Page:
By Associated Press
(AP) — Arizona voters will decide whether the state joins nearly a dozen others across the nation that have legalized recreational marijuana when they head to the polls on Nov. 3.
The measure known as Proposition 207 would let people 21 and older possess up to an ounce of marijuana or a smaller quantity of concentrates, allow for the sale of recreational marijuana at licensed dispensaries, and for residents to grow their own cannabis plants.
Prop 207, previously called the Smart and Safe Arizona Act, would impose a modest 16% excise tax on pot, on top of the standard sales tax that goes to state and local governments.
The proceeds from the excise tax, which the Legislature’s budget analysts estimate will bring in $166 million a year once the marijuana market matures, would go to community colleges, local police and fire agencies, local and state transportation projects and public health and criminal justice programs. Including state and local sales taxes, the analysis estimates $255 million a year in new revenue.
“It’s a win-win for everybody,” said Chad Campbell, chairman of the committee backing the measure. “At the end of the day we’re going to mitigate the black market, we’re going to make the market safer and we’re going to generate hundreds of millions of dollars of new revenue for programs that all Arizonans support – community colleges, roads, local public safety issues.”
Currently, people can be convicted of DUI if they have any level of marijuana “metabolites” in their system. Those chemicals can be detected as long as a month after someone uses, meaning that finding them doesn’t mean someone is impaired. Prop 207 would slightly revise the state’s marijuana DUI law.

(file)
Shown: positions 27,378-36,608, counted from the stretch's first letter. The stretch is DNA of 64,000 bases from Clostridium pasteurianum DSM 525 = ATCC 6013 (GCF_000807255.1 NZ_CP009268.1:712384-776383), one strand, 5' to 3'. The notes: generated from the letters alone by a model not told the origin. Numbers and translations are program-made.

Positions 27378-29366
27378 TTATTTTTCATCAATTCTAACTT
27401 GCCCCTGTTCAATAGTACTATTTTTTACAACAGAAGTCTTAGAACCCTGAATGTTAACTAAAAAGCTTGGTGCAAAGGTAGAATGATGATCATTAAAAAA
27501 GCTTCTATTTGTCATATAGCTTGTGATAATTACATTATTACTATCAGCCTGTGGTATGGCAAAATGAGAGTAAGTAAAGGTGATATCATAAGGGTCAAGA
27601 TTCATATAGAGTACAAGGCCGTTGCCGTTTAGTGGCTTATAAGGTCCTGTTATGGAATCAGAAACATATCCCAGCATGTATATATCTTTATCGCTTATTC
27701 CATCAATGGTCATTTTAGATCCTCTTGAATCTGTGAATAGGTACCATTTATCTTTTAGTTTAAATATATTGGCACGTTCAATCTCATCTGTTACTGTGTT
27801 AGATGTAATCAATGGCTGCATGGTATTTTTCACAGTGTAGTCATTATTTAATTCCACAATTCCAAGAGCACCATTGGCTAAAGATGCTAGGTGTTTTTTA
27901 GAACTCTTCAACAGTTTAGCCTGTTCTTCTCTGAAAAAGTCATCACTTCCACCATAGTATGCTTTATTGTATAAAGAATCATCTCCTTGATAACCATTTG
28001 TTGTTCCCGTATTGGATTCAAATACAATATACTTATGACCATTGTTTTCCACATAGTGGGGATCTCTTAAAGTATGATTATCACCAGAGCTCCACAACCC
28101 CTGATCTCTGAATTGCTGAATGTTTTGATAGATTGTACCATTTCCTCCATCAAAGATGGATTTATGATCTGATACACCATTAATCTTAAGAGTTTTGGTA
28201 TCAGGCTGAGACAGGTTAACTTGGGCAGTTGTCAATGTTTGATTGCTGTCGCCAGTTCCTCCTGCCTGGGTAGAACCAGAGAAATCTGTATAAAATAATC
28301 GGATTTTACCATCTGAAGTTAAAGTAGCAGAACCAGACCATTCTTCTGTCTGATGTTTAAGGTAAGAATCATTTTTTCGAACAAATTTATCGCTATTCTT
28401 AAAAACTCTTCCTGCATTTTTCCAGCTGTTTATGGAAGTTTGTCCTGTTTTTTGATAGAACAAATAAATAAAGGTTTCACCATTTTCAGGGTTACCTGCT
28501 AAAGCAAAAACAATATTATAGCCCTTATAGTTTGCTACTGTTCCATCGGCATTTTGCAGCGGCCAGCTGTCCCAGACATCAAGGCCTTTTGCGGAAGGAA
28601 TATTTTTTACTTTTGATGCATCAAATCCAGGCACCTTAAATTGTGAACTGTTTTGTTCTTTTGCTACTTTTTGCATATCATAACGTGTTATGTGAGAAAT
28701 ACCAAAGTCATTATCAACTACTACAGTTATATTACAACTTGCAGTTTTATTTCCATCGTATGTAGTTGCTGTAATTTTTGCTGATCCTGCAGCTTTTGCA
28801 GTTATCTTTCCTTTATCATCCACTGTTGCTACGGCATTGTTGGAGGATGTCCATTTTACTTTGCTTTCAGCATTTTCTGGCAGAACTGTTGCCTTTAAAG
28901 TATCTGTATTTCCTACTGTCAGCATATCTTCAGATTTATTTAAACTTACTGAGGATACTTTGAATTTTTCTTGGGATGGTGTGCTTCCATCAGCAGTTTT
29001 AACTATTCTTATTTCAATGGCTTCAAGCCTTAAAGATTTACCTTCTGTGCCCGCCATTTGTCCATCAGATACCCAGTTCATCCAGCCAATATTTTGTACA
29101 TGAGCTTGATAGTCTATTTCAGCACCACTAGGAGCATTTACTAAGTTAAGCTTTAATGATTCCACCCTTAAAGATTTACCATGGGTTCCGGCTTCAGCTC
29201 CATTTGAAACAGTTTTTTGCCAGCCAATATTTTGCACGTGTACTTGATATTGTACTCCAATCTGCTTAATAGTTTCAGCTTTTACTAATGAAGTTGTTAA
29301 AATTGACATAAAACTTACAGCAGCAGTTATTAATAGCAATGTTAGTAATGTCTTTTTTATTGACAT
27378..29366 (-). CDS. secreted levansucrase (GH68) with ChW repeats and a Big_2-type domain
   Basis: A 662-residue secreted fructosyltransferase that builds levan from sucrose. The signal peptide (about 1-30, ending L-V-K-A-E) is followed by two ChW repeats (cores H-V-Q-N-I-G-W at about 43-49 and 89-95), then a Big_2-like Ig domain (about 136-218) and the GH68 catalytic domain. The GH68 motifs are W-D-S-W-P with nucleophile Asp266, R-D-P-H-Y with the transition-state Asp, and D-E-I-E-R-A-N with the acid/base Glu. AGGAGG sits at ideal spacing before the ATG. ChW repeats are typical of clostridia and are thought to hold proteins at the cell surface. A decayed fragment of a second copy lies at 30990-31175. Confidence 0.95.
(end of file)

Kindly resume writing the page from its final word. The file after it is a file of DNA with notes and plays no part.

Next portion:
“We just mirror current DUI laws in terms of impairment,” Campbell said. “Its really one of the strongest laws in the nation as far as DUI.”
Campbell also noted that Arizona is the last remaining state where the law allows felony charges for first-time possession of small amounts of marijuana.
“That’s ludicrous – we’re so out of the touch with the rest of the country,” Campbell said.
People with past convictions for simple marijuana possession would be allowed to petition the courts to have the convictions expunged if Prop 207 passes.
“At the end of the day the opposition is just engaging in fearmongering, Campbell stated. “That’s all they’ve ever done. They misrepresent the data, they misrepresent facts, and quite frankly they’re just trying to scare people with their outrageous lies and claims.”
Eleven states have legalized marijuana, including California, Oregon, Washington, Nevada and Colorado. In addition to Arizona, voters in South Dakota, New Jersey and Montana will see measures on legalizing recreational marijuana on their November ballot.
Arizona voters narrowly rejected a previous legalization effort in 2016. If Prop 207 passes on Nov 3, marijuana will become legal when the election results are certified about a month after the election. Retail cannabis sales could start in April 2021.